In some states, signing up to be a donor on your driver's license is enough. In others, such as Texas, the family must consent. Julie had told her family years earlier that when she died, she wanted to be a donor.

"We figured that when someone dies, their spirit or soul or whatever is gone," Hyde, 76, says. "Why just discard the body to deteriorate when it can help someone else? It's what she wanted, and we didn't hesitate."

Twenty-two months after De Rossi's death, Palmer was in the offices of orthopedic surgeon Lonnie Paulos at the Baylor College of Medicine in Houston. To avoid a weak repair, Paulos, 59, decided on a common procedure: Use a donor Achilles' tendon instead of a donor ACL.

He says De Rossi's Achilles' tendon "is twice as strong as an ACL."

To break the tension of not knowing whether he'd ever play football again, Palmer cracked a joke.

"I said, 'Hey, Dr. Paulos, just make sure this was a guy who ran like a 4.4 40-yard dash, okay?'" Palmer remembers.

De Rossi's family chuckles at the notion. She was strong, they say, but not athletic.


Dorothy Hyde gave birth twice to babies who lived exactly three days before adopting Julie as an infant.

"She was a beautiful little girl, who had a mind of her own from the very beginning," says Hyde, whose late husband, Buddy, was an executive at Dresser Industries Inc.

Julie's desire to mark her own path became more evident as she got older. Sweet Sixteen would produce her first marriage. The union ended within a year. Three marriages later, the former Julie Hyde decided to create a new name for herself: De Rossi.

"She didn't care what anybody said or thought," Hyde says. "And I didn't think it was right to try and stop somebody from being themselves."

Julie's sister, Karen Abercrombie, 43, a corporate marketing consultant in Houston, remembers when the family vacationed in Germany and her then-16-year-old sister conspired with a bellhop to sneak out for a beer.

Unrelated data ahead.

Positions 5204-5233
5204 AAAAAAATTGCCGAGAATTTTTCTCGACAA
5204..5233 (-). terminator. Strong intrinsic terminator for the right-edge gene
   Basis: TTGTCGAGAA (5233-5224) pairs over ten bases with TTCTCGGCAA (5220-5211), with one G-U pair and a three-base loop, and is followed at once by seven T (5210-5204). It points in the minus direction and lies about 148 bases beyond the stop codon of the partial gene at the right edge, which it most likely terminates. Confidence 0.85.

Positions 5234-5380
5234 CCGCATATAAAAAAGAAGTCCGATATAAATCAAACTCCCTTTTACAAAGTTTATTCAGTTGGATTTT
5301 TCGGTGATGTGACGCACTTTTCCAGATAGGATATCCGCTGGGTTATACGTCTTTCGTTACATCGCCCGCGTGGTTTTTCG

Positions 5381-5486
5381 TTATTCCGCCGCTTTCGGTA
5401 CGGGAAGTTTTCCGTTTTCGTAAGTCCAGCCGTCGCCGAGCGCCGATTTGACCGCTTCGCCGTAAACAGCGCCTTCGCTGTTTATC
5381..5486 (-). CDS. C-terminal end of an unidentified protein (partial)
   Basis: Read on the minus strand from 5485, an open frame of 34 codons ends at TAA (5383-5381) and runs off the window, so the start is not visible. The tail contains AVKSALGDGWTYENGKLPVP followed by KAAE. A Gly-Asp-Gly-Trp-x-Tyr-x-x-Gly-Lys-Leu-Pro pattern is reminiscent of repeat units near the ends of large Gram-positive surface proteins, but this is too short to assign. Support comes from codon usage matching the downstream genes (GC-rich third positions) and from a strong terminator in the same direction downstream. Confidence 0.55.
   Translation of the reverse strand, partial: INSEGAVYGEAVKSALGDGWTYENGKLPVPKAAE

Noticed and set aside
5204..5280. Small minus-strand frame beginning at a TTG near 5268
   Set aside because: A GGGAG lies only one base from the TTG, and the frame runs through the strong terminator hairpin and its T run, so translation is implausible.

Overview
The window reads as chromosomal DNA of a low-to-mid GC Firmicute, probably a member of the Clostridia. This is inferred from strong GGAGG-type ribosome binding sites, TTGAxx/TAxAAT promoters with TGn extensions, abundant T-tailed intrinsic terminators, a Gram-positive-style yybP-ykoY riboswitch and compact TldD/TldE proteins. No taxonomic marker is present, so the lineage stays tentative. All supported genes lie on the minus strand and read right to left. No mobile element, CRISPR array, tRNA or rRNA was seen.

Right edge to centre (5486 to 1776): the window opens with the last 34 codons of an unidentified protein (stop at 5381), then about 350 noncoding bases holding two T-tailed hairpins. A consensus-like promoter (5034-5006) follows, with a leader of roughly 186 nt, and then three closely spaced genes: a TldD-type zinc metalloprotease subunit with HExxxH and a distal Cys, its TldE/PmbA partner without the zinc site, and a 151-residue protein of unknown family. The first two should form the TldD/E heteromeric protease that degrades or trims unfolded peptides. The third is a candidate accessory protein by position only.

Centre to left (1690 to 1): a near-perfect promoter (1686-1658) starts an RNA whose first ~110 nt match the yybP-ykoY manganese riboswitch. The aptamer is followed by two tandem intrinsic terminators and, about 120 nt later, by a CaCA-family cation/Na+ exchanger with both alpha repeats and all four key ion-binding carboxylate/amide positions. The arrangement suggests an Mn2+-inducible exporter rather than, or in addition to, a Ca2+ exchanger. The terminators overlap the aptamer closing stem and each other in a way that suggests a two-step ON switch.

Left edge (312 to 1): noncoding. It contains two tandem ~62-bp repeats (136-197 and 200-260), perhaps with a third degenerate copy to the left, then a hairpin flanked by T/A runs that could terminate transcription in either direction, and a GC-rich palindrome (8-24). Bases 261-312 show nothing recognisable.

"She was always a risk taker," Karen says. "Afraid of nothing."


When her life was taken, De Rossi left behind much of value. More than 92,000 people in the U.S. are awaiting organ transplants, according to Richmond, Va.-based United Network for Organ Sharing. Viable transplants can include the heart, kidneys, lungs, pancreas, ligaments, tendons and skin.

Edison, N.J.-based Musculoskeletal Transplant Foundation, the biggest U.S. tissue bank, eventually received De Rossi's donations for processing. As is customary, her tissue was returned to the part of the country where the donation took place. Her tendon was stored in a specialized freezer at the Baylor College of Medicine.

On Jan. 10, Palmer was in surgery at Baylor, and Paulos selected the tendon. He attached it to Palmer's knee joint using screws that will eventually dissolve.


The Bengals and Palmer say they hope he can start the new season. There are no guarantees.

"I'm not confident in my knee to, you know, hop over a fence or do anything too crazy," Palmer told journalists before a July 30 practice. "I'm confident in running with it, and planting and cutting.

"But as far as getting hit, having to run full speed and stopping in a small area, I'm not mentally ready for that. And I don't think my knee's ready for that."

Among Palmer's new fans is the family of Julie De Rossi. They're rooting for him to take the Bengals to the Super Bowl.

In time, Palmer's cells will grow in and around De Rossi's Achilles' tendon, genuinely making it part of his own body.

The family members say they hope he thinks of Julie De Rossi not as a piece of tissue but as the person she once was.

"This was not a cadaver who donated this," Dorothy Hyde says. "This was a human being, my daughter. A real, living person with history, who lived life on her own terms. Her name was Julie."